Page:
> of dollars for. However, if they want to mass-market cameras, the sensor

    cost
    > must go down, and that means keeping the sensor smaller than the 35mm

    frame
    > size.
    >
    > ---Bob Gross---


    I always tought making things smaller was a lot more difficult than making
    them bigger, why is it so with image sensors?

    Jean
    jean, Sep 30, 2003
    #3
  4. Aidan

    Aidan Guest

    But where is the stumbling block barring the way for something in the way of
    the Nikon refractive optics design (or something similar) used in the
    E3/E3s. The sensor size was smaller than a 35mm frame, yet through the use
    of additional optics built into the body the image was reduced to fit into
    the smaller frame size, thus enabling the normal use of wide angle lenses.
    Once again, I'm no physics expert so please do find fault in my reasoning.
    I ask only to find the answer.


    "Robertwgross" <> wrote in message
    news:...
    > Aidan wrote:
    > >This may be a stupid question, and I'm fully prepared to admit my

    ignorance
    > >on the subject of optics and sensors and the in depth workings of
    > >each....but what is keeping us stuck with a 1.5x (or 1.4 or 1.6,

    whatever)
    > >multiplier in digital SLRs? Whatever happened to the refractive optics
    > >system that Nikon integrated with their E3/E3s digital SLR bodies? Was
    > >there something inherently wrong with that system? Seems like a solution

    to
    > >the problems of focal length multipliers..... Again, I'm no expert and
    > >please correct me if I'm wrong on this front. Why can't manufacturers

    today
    > >implement something similar in the newer bodies? Or is it just an excuse
    > >for a second line of digital only lenses? Thanks much.

    >
    > So far, nobody has been able to invent a *practical* way to repeal the

    laws of
    > optics.
    >
    > In the meanwhile, the digital sensor size remains a stumbling block in the
    > design of better digital cameras. The sensor can be kept at its 1.5 or 1.6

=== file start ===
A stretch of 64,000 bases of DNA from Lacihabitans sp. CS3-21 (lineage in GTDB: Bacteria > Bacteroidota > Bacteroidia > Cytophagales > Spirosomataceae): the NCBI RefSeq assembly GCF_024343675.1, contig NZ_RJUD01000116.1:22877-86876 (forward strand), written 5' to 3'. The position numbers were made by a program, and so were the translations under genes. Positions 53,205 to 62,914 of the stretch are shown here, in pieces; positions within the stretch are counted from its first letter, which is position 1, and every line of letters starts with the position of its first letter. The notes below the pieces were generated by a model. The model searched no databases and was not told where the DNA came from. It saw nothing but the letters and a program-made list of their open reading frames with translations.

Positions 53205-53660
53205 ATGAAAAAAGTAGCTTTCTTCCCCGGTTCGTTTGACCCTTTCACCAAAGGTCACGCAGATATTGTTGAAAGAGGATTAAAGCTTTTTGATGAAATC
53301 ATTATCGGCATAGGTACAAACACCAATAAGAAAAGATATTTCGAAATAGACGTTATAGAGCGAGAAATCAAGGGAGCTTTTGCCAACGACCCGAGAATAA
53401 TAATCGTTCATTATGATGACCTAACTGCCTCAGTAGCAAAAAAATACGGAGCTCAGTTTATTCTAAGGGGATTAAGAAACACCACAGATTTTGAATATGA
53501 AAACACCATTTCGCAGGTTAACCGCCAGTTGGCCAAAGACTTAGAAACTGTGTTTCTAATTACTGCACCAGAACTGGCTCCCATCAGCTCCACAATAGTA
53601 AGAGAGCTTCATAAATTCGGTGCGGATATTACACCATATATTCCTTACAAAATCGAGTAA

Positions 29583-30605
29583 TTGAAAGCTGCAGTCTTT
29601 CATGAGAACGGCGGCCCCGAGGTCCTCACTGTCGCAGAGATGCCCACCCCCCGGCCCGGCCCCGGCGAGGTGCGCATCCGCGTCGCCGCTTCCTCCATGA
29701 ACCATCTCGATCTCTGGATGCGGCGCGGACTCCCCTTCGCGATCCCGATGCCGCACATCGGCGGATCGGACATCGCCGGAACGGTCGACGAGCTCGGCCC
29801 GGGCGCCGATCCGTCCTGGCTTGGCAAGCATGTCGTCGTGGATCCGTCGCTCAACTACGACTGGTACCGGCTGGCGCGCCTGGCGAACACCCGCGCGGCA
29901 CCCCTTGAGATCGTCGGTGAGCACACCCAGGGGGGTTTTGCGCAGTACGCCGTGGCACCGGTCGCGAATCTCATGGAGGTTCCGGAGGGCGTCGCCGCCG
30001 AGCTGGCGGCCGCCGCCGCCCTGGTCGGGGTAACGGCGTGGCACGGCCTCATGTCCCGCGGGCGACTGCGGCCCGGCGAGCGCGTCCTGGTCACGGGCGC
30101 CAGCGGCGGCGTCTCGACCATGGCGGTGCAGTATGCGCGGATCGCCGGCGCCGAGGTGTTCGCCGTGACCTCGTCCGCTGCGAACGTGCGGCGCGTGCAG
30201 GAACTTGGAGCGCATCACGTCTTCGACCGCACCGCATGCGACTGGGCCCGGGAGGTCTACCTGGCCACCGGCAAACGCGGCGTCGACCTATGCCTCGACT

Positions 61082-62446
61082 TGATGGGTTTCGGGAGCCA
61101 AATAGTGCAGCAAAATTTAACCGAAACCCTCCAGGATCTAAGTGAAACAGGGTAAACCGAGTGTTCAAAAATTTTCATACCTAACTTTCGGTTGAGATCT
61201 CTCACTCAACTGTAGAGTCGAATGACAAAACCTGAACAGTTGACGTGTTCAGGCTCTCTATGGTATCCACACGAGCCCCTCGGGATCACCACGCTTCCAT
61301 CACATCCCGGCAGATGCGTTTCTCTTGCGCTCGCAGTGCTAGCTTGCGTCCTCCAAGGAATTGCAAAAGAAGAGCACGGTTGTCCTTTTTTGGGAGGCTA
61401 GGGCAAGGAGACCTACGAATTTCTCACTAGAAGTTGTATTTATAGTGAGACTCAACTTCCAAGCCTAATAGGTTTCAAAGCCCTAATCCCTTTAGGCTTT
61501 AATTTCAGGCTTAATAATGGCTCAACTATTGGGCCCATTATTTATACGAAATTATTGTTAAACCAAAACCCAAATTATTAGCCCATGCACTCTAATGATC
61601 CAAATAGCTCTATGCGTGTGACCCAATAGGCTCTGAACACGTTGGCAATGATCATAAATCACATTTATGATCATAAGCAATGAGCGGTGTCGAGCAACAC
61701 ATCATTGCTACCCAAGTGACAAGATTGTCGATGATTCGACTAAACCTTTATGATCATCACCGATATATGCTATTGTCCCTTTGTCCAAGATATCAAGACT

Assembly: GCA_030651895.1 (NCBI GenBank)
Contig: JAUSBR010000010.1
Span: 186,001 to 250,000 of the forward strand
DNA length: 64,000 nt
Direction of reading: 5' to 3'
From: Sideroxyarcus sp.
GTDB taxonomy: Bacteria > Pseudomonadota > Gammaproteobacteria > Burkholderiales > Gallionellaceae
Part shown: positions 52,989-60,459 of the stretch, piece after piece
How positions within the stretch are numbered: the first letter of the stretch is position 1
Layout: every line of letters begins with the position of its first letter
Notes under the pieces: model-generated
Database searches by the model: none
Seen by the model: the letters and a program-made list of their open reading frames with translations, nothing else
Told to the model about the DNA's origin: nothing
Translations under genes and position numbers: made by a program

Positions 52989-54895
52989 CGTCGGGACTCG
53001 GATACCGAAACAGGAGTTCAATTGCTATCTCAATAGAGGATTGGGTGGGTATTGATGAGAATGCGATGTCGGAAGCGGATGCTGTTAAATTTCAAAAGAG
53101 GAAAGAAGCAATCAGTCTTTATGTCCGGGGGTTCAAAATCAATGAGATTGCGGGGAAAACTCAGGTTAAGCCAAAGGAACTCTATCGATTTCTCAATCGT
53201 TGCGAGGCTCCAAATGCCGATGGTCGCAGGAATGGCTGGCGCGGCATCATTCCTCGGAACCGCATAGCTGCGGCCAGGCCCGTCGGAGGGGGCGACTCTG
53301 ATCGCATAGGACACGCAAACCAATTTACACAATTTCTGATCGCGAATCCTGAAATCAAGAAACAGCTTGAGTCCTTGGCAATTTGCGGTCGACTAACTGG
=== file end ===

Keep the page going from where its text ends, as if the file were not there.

> factor smaller than a 35mm frame, and those can be fabricated in normal
    > semiconductor fabs using normal lithography methods for normal costs. If

    you
    > want the sensor to be full 35mm frame size, then you have to go to unusual
    > lithography methods, and the costs go up tremendously. Canon or Nikon

    might do
    > that for a few professional model cameras that they can charge many

    thousands
    > of dollars for. However, if they want to mass-market cameras, the sensor

    cost
    > must go down, and that means keeping the sensor smaller than the 35mm

    frame
    > size.
    >
    > ---Bob Gross---
    Aidan, Sep 30, 2003
    #4
  5. Aidan

    Mark B. Guest

    "Aidan" <David_J_Griffiths at yahoo dot com> wrote in message
    news:...
    > This may be a stupid question, and I'm fully prepared to admit my

    ignorance
    > on the subject of optics and sensors and the in depth workings of
    > each....but what is keeping us stuck with a 1.5x (or 1.4 or 1.6, whatever)
    > multiplier in digital SLRs?


    The $8,000 price tag on the Canon 1Ds is keeping me from full frame. Don't
    know anything about the Nikon system you mentioned.


    Mark
    Mark B., Sep 30, 2003
    #5
  6. Aidan

    Aidan Guest

    My apologies, the optical system implemented in the E3/E3s was called Nikon
    Reduction Optical System (ROS). Don't know where diffractive came into my
    head.....must be time for bed.



    "Aidan" <David_J_Griffiths at yahoo dot com> wrote in message
    news:...
    > This may be a stupid question, and I'm fully prepared to admit my

    ignorance
    > on the subject of optics and sensors and the in depth workings of
    > each....but what is keeping us stuck with a 1.5x (or 1.4 or 1.6, whatever)
    > multiplier in digital SLRs? Whatever happened to the refractive optics
    > system that Nikon integrated with their E3/E3s digital SLR bodies? Was
    > there something inherently wrong with that system? Seems like a solution

    to
    > the problems of focal length multipliers..... Again, I'm no expert and
    > please correct me if I'm wrong on this front. Why can't manufacturers

    today
    > implement something similar in the newer bodies? Or is it just an excuse